LINBIT VSAN User Guide
LINBIT VSAN is a software-defined storage solution for hyper-converged infrastructure, based on LINBIT’s DRBD and LINSTOR.
It uses CentOS 8 as a foundation and utilizes software by LINBIT to provide highly available storage to hypervisors through a convenient iSCSI target.
It is built primarily with VMware ESXi as a target platform in mind, but it is fully independent of the hypervisor software, so it should also work on any other virtualization platform.
Logically, LINBIT VSAN fits inbetween the hypervisor and the virtual machines it provides storage for.
In practice, VSAN runs one of its instances as a virtual machine on each hypervisor in the cluster. The hypervisor passes its local storage through to VSAN, which then replicates its contents across the cluster. One of the VSAN virtual machines exports an iSCSI target through a static IP, which can then be fed back to the hypervisor in order to provide a highly available datastore. This in turn can be used to store virtual machines and disk images on solid, redundant storage.
VSAN installation medium (ISO or OVA file). The download link will be sent to you when you request an evaluation.
A virtualization platform, such as VMware ESXi.
Internet access for all VSAN VMs.
Because VSAN makes use of DRBD’s quorum mechanism, a VSAN cluster needs to consist of at least three member nodes.
The usual limitations and caveats of systems using quorum apply — for example, an odd number of nodes is greatly preferred over an even one. Please refer to the DRBD9 User’s Guide for more information.
LINBIT currently distributes VSAN in two formats, as an ISO image which gives a generic way to install VSAN on any kind of virtualization platform, and as an OVA file which can be imported into VMware ESXi easily and directly.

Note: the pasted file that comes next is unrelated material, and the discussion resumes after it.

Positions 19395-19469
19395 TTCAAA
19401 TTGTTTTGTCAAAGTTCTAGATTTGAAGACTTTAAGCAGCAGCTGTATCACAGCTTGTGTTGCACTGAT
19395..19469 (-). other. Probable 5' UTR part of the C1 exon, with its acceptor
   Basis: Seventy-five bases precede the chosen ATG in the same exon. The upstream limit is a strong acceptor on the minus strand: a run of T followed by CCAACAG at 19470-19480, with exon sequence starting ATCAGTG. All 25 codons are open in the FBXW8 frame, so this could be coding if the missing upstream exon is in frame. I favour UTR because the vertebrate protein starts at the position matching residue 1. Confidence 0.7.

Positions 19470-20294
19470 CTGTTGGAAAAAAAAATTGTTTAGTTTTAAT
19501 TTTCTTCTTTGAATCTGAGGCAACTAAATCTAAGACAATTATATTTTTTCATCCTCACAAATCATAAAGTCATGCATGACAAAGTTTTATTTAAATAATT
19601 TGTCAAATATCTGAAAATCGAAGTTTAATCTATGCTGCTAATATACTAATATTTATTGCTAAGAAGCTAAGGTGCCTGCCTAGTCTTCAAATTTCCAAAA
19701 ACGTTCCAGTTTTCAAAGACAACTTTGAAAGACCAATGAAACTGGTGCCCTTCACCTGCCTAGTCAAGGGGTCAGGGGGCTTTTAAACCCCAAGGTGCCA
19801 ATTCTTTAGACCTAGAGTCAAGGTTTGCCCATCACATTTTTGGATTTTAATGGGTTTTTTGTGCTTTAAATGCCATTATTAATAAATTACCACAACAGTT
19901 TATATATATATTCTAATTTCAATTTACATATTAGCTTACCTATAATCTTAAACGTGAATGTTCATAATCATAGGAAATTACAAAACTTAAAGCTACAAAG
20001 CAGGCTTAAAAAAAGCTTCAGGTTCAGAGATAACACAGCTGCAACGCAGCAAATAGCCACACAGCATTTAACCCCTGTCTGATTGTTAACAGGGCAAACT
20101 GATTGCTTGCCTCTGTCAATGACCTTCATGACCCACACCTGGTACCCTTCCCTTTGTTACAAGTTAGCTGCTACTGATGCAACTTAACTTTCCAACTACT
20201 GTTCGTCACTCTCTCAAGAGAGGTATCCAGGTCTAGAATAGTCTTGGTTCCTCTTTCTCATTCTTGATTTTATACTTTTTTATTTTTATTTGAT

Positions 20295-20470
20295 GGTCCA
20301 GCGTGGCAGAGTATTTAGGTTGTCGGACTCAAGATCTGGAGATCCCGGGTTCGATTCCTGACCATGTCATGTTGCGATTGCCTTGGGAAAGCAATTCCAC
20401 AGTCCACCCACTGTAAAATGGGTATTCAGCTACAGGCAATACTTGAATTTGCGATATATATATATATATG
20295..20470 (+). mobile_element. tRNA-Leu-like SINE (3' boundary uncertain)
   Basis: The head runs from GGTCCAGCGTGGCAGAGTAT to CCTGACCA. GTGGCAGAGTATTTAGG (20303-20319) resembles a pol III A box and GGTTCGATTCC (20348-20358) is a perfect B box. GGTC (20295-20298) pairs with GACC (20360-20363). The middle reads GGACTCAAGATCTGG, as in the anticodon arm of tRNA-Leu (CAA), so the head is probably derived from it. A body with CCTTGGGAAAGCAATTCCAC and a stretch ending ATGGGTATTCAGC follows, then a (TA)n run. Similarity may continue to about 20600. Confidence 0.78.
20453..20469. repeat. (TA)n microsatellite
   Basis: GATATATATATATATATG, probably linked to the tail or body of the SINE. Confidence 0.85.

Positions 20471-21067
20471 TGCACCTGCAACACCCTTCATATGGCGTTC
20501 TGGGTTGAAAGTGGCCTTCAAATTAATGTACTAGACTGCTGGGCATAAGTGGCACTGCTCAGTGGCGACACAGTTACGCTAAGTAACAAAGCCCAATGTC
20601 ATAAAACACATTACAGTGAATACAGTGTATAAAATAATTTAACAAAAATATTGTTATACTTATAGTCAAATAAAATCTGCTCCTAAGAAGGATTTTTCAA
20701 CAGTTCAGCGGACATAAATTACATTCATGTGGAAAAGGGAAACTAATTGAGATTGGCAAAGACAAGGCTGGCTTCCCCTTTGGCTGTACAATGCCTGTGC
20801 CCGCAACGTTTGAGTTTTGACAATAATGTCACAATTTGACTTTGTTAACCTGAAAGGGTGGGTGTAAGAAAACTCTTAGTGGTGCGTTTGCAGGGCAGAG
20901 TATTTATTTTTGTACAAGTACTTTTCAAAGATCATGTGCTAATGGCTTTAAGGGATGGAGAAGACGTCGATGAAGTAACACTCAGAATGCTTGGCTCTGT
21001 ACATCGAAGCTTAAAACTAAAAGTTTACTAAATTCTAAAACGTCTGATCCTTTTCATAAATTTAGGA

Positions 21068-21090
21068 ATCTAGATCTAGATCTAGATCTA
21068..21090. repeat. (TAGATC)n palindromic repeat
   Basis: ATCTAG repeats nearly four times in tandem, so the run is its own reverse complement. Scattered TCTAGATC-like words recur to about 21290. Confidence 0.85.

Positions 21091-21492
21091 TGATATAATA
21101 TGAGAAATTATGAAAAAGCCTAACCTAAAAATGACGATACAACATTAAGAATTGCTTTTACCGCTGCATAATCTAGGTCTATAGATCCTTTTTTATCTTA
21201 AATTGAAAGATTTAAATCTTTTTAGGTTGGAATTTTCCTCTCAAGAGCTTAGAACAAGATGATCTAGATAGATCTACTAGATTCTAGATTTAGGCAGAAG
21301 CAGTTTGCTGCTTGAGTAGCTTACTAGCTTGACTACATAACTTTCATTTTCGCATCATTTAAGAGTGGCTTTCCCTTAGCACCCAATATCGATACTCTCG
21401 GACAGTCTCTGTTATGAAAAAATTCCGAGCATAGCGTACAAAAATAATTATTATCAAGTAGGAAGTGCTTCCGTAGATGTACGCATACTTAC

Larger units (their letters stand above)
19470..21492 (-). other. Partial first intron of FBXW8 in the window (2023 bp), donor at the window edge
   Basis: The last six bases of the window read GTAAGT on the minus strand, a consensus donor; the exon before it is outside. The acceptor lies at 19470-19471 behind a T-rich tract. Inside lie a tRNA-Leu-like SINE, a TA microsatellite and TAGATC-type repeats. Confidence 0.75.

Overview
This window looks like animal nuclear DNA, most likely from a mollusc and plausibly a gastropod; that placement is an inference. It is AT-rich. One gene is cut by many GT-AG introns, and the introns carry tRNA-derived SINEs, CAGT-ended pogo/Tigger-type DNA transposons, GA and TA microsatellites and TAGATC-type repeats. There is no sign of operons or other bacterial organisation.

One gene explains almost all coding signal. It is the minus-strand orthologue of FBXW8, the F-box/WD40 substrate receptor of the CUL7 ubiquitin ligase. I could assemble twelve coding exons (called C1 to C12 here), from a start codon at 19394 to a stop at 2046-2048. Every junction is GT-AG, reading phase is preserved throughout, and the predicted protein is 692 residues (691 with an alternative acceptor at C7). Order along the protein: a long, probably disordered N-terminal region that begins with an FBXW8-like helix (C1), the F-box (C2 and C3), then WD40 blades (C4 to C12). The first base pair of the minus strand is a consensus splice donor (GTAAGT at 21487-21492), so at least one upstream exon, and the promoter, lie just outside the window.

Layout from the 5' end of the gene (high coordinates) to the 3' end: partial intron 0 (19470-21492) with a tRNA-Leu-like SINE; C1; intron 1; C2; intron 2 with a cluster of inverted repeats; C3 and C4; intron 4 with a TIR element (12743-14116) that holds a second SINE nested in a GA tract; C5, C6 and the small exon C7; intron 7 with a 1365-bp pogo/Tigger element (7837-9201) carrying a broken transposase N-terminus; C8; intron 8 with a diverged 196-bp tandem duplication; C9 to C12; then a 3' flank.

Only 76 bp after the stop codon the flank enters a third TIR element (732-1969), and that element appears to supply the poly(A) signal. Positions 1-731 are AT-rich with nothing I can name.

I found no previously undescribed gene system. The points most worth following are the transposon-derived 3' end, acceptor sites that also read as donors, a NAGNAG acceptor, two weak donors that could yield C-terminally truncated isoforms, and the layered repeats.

Because VSAN is based on CentOS 8, you have to create one VM on each hypervisor node manually. You then need to attach a virtual or local disk for VSAN itself, and assign or pass-through local storage devices which will be used by VSAN for data replication. Make sure those local storage devices are untouched during VSAN installation (for example, do not create any partitions). Of course, one or more network adapters and IPs are mandatory for each VSAN VM.
Start all VSAN VMs on all hypervisor nodes and install the Operating System step by step, similar to a regular CentOS 8 installation.
VSAN relies on a network connection being made available on boot. By default, the CentOS installer configures the network interface to not automatically connect.
Please make sure that, when configuring the network interface, the “Connect automatically with priority” checkbox is checked.
In a cluster of multiple servers, it is important to ensure that the clocks of the individual nodes are in sync with each other.
This is easiest achieved by using NTP (Network Time Protocol). Please make sure that NTP is enabled in the CentOS setup and that the nodes’ clocks are synchronized after the installation is done.
Simply import OVA file into your VMware Cluster, then deploy it to each ESXi node. Thanks to this pre-baked VMware image file, you do not have to install VSAN one by one, just assign or pass-through local storage devices to each of VSAN VMs and start all VSAN VMs, and you are done!
By default, the OVA image configures its network via DHCP. If you need to configure a different method (e.g. static IP or multiple IPs), you need to log into the VSAN VM with the default credentials, and configure it directly in CentOS 8.
After all VSAN VMs are installed and rebooted, access any one of them via your browser to setup VSAN. VSAN gives you a one-stop Web UI wizard to configure the storage cluster. Step by step screenshots can be found on LINBIT’s website, and there is also a walk-through video.
For general help with the terms and concepts used during the setup, please refer to the LINSTOR User’s Guide.